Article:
The office of the national medical examiner can be contacted by emailing: nme@nhs.net.

National medical examiner updates

We will be issuing regular ‘National medical examiner updates’ providing useful information and news to support providers in the process of establishing medical examiner offices.

  • National medical examiner update – August 2020 – This update includes details of deaths of people with a learning disability in England, medical examiner funding and reporting in England, implementation in Wales, role of the medical examiner officer, and training and events.
  • National medical examiner update – July 2020 – This update includes details of scrutiny of staff COVID-19 deaths, quarterly reporting, cause of death list, implementation in Wales, and training and events.
  • National medical examiner update – June 2020 – This update includes details of recommencing medical examiner scrutiny and implementation, implementation in Wales, medical examiner activity reporting, regional and national teams, lay representation in England, reimbursement in England, and training and events.
  • National medical examiner update – January 2020 – This update includes details of good practice guidelines, funding, regional infrastructure in England, implementation in Wales, learning from deaths guidance for ambulance trusts in England, and training.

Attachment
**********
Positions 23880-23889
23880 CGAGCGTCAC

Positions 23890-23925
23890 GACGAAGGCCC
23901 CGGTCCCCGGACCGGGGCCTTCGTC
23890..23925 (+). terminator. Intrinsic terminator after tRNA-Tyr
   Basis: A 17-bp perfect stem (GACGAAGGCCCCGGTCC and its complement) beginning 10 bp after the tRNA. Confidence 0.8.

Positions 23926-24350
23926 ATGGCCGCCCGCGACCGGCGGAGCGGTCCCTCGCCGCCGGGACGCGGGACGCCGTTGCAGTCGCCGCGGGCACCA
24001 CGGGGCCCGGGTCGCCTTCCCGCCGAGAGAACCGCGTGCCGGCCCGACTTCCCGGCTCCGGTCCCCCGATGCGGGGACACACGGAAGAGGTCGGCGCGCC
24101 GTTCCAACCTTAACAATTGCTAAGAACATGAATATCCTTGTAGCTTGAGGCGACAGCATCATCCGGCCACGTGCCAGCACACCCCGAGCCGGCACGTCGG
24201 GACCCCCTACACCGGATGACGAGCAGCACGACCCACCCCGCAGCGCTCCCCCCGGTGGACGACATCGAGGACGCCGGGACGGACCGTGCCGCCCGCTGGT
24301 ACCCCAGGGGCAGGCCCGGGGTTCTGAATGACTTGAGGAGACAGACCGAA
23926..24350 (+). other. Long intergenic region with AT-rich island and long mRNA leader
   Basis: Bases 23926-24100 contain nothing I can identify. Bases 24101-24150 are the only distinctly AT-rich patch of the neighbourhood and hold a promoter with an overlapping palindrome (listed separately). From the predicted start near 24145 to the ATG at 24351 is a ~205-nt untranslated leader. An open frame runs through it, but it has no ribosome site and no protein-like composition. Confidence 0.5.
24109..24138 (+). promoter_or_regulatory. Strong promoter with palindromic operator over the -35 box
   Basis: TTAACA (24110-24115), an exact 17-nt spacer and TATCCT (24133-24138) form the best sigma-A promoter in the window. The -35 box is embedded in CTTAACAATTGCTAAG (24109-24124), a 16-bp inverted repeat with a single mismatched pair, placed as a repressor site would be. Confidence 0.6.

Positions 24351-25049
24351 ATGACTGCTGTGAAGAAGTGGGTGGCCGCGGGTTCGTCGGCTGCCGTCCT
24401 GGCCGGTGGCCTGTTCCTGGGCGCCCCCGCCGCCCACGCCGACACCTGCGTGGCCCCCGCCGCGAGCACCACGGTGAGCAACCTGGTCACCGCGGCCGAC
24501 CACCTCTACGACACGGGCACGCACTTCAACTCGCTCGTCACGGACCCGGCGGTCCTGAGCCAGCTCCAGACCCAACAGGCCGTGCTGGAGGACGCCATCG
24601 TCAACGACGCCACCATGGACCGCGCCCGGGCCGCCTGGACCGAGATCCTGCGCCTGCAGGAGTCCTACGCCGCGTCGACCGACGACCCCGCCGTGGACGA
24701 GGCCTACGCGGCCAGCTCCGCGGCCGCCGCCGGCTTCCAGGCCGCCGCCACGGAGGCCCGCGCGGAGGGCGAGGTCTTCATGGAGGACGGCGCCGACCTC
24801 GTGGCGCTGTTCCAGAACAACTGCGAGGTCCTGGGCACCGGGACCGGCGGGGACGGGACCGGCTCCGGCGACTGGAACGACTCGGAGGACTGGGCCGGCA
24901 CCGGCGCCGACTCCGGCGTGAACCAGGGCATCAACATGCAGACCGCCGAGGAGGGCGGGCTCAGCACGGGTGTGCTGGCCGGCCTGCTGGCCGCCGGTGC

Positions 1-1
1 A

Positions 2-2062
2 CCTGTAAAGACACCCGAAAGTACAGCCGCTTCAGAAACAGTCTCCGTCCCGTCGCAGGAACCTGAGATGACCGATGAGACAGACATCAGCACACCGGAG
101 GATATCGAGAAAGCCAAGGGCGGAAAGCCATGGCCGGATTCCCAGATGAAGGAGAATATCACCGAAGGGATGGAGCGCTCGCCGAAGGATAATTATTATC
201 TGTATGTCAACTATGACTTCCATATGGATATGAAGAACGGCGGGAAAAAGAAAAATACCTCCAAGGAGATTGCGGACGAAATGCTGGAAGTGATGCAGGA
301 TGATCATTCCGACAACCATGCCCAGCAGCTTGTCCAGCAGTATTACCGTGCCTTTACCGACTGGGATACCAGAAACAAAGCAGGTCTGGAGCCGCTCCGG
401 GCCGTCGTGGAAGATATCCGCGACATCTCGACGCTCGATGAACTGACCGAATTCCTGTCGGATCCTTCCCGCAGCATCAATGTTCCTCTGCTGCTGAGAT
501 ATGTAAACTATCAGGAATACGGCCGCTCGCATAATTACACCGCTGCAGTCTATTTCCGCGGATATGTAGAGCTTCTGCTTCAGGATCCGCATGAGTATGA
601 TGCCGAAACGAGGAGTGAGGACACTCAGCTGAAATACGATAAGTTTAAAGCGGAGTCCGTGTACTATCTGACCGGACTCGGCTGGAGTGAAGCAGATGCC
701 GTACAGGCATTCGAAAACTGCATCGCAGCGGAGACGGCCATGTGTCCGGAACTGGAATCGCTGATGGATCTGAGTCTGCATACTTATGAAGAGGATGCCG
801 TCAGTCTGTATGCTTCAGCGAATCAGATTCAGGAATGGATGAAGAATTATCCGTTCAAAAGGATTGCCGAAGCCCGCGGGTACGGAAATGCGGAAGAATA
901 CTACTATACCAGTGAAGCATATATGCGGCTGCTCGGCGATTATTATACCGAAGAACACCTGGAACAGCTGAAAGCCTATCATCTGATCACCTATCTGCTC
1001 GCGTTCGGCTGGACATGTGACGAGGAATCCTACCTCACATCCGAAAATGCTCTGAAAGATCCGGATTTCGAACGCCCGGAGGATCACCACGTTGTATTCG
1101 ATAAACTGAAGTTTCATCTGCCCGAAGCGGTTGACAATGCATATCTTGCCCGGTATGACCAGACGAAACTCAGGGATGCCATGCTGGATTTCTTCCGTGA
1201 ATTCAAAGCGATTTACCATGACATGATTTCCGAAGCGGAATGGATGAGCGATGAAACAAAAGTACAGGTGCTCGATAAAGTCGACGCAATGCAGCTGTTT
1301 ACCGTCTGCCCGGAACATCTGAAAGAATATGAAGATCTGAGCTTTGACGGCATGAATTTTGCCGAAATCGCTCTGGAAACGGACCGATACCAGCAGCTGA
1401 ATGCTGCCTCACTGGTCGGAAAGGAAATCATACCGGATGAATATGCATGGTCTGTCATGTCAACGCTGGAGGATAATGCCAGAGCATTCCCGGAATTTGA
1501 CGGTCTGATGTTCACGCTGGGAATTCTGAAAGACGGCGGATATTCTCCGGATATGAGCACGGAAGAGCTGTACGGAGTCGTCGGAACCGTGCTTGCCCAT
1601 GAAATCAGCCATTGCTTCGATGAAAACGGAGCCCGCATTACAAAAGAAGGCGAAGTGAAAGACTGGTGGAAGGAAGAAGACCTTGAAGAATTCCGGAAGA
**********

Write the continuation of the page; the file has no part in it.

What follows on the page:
• National medical examiner update — December 2019 – This update includes details of the national and regional infrastructure, good practice guidelines, funding for the national medical examiner system, and medical examiner and medical examiner officer training.
  • National medical examiner update — September 2019 – This update includes details of the national and regional infrastructure, funding the medical examiner system, medical examiners and referrals to coroners, working with registrars and training.
  • National medical examiner update – August 2019 – This update includes details of the appointment of regional medical examiners and lead medical examiner for Wales, recruiting regional medical examiner officers and lead medical examiner officer for Wales, Medical examiner training, medical examiner system in Wales, setting up local medical examiner offices, Children’s Funeral Fund for England, and notification of deaths regulations.
  • National medical examiner update – June 2019 – This update includes details of the role of medical examiner officers, neonatal and child deaths, alignment with Learning from Deaths and recruitment to local medical examiner posts.